Dodge is Doing All it Can to Prevent Demon Price Gouging

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Dodge is Doing All it Can to Prevent Demon Price Gouging

Dodge has announced its dealer allocation plan for the 840-horsepower Challenger SRT Demon and the automaker has made it a priority to prevent dealers from price gouging customers.

As is the case with limited-edition models, dealers and customers are eager to get their hands on the new Demon. Dodge wants to ensure its customers aren’t getting ripped off due to the demand for the car so it will be placing Demons sold at or below the $86,090 MSRP on a priority production list. Any Demons that are sold above their MSRP will be built after priority production has been completed. In short, if you overpay for your Demon, you’ll be getting it after those that paid the MSRP.

In order to be eligible for Demon allocation, a dealer must have sold more than one SRT Hellcat in the past 12 months. How many Demons stores receive will be based on 60 percent of its SRT Hellcat sales and 40 percent of its Charger and Challenger sales. Dealers will also only be able to order as many Demons as they are allocated and must have a customer sign a special acknowledgement document before the sale is completed. Dodge says the document provides a detailed list of safety considerations for the vehicle and its features and also helps determine priority production based on the contract price.

SEE ALSO: Dodge Demon Costs $20K More than a Hellcat

Helping to streamline the Demon sales process will be the new dedicated Demon Concierge hotline (800-998-1110), which serves as a direct communication between Dodge and its customers. A new Demon web portal, which can be accessed through Dodge.com, will also allow customers to track their vehicle’s build status from beginning to end.

The order books for the 2018 Dodge Challenger SRT Demon will open on Wednesday, June 21st. Production of the single model year vehicle is limited to 3,300 units (3,000 for the U.S. and 300 for Canada) and is set to kick off at Fiat Chrysler’s Brampton Assembly plant in Ontario.

  • jay

    The dealer said give me 10 grand cash and I will you one and you pay me MSRP

  • John Bonanno

    I guess a lot of people will be on the end of production allotment…. I got a total run around in April of 2014 trying to buy a 2015 Challenger Hellcat, I went to dealer spec’d out my car they were selling it to me for $500.00 over their cost, so 63K Hellcat for 61.500 more or less, then once they realized how strong demand was my order was “never filled” to quote sales person, then when I asked to roll deposit over to a 2016 Hellcat the dealer replied sure but we want 15K over retail. I walked out never to go back to the dealer for anything, only to be contacted by them a year later by my sales person asking if I wanted to buy my “ordered 2015 Challenger Hellcat” which come to find out the General Manager of the dealer bought and was now selling for a cool 74,995….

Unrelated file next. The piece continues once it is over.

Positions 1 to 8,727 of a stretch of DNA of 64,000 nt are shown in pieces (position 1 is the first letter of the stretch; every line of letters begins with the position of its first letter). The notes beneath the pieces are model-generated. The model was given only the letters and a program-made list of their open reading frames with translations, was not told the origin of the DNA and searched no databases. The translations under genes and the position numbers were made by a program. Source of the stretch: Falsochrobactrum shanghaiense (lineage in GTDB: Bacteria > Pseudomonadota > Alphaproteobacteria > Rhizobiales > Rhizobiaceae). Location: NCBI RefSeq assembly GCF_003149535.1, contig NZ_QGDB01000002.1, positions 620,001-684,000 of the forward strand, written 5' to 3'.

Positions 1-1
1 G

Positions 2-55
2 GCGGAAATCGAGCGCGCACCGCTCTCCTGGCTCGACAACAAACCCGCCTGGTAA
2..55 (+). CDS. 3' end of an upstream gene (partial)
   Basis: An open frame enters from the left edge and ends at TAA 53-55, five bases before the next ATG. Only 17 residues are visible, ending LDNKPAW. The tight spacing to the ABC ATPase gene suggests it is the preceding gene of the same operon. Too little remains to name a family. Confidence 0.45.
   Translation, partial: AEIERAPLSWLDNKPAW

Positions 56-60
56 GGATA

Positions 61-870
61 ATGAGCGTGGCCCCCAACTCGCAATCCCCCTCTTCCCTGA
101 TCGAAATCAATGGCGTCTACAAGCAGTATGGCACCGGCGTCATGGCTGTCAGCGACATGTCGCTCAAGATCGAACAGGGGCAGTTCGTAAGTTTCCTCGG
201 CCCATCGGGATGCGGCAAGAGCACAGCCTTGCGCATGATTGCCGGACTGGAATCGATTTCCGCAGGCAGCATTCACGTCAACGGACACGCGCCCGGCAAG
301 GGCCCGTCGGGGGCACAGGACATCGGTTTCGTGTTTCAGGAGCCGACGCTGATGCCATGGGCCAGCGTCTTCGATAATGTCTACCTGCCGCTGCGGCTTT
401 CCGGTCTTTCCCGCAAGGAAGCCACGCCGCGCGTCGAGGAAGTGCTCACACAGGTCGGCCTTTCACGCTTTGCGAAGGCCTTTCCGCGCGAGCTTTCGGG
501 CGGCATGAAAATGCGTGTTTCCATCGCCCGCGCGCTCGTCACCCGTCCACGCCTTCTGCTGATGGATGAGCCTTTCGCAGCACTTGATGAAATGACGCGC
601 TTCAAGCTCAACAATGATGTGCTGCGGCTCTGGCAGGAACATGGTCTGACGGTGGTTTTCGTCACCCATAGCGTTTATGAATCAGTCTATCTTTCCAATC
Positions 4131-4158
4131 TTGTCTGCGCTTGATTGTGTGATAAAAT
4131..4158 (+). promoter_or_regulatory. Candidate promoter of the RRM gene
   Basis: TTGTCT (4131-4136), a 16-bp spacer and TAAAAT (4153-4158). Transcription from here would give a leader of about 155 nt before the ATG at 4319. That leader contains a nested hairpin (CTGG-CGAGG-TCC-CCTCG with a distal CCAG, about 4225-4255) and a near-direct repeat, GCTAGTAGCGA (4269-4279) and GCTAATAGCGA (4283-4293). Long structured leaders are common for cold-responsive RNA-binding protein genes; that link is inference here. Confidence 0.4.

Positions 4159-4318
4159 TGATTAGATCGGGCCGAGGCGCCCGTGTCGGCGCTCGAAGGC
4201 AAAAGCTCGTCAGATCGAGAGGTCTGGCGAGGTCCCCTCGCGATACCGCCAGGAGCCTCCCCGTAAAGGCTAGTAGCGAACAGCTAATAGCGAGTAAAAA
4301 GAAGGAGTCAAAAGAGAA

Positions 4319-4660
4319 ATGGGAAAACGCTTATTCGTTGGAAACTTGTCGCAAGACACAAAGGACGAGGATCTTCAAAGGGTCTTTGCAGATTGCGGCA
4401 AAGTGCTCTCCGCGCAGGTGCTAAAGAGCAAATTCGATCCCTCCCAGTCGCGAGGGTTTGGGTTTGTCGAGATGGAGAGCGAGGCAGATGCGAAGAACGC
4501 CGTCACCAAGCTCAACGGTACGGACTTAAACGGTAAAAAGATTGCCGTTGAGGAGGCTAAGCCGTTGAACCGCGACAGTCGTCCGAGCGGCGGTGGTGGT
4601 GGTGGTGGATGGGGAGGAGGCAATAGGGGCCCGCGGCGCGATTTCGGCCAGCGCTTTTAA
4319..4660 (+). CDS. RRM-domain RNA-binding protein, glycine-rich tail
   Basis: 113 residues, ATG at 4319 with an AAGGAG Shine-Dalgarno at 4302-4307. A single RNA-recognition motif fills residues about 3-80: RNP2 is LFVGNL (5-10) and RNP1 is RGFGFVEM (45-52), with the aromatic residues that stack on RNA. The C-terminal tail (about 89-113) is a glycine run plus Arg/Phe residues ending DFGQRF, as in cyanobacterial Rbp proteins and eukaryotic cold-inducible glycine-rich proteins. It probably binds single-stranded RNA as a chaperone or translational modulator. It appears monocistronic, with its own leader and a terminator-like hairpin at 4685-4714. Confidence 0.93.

I dig the idea they want to make money but they don’t have to make a killing on every enthusiast’s that crosses the showroom floor….problem is there are more people that have more money than brains, buy a car from emotion stand point….use low mile 2015 Challenger Hellcats are in the low to mid 50K area now, got to wonder how many lost thousands

  • Elroy_Jetson

    2008 RAM Owner. I just would like to remind everyone; It’s still going to be a Dodge. While I do like my Dodge okay, …it’s still just a Dodge.

  • Tim Rudisill

    If they were really serious about preventing dealer price gouging, Dodge would go the Tesla route and sell them directly to the customer. They’re just paying lip service with this idea. In the end, Dodge doesn’t really care as long as they sell all the cars, which they know is guaranteed to happen.

  • itsmefool

    Actually that’s not possible on certain states…here in Texas, for example, you must have a dealership to sell new vehicles. Teals has a small boutique in Fort Worth where one can look at the various models and even test drive one by appointment but you can’t make a purchase because there’s no real store.

  • 49er4ever

    If you knew anything about the car business you would know that there not only are states that don’t allow this, but because they have dealer agreements, with dealers investing millions in their stores, if they attempted to sell around their dealers in their exclusive markets, they would have their pants sued off. It would require a stand-alone brand to get around their dealer requirements.

  • 49er4ever

    So is the 1971 ‘Cuda (technically a plymouth) that sold at auction for $3.5 million, #1 most expensive muscle car ever sold at auction, or the #3 most expensive muscle car ever sold at auction at $2.2 million, the ’71 Cuda Convertible, or the #4 most expensive muscle car ever sold at auction, the ’70 Cuda convertible at $2 million. They’re all just Dodge/Chrysler/Plymouth. #evenramownersknownothing

  • Roo H

    Lambos are just lambos, Ferraris are just Ferraris… a car is just a car right? WRONG! Elroy it’s an amazing car, doesn’t matter who the brand maker is. I’m Mopar through and through, 2014 ecodiesel, 2005 SRT, but I wouldn’t care who made the demon, if it had been Chevy or Ford, I’d still applaud it. The freaking Mustang 350R is amazing, and I really dislike mustangs.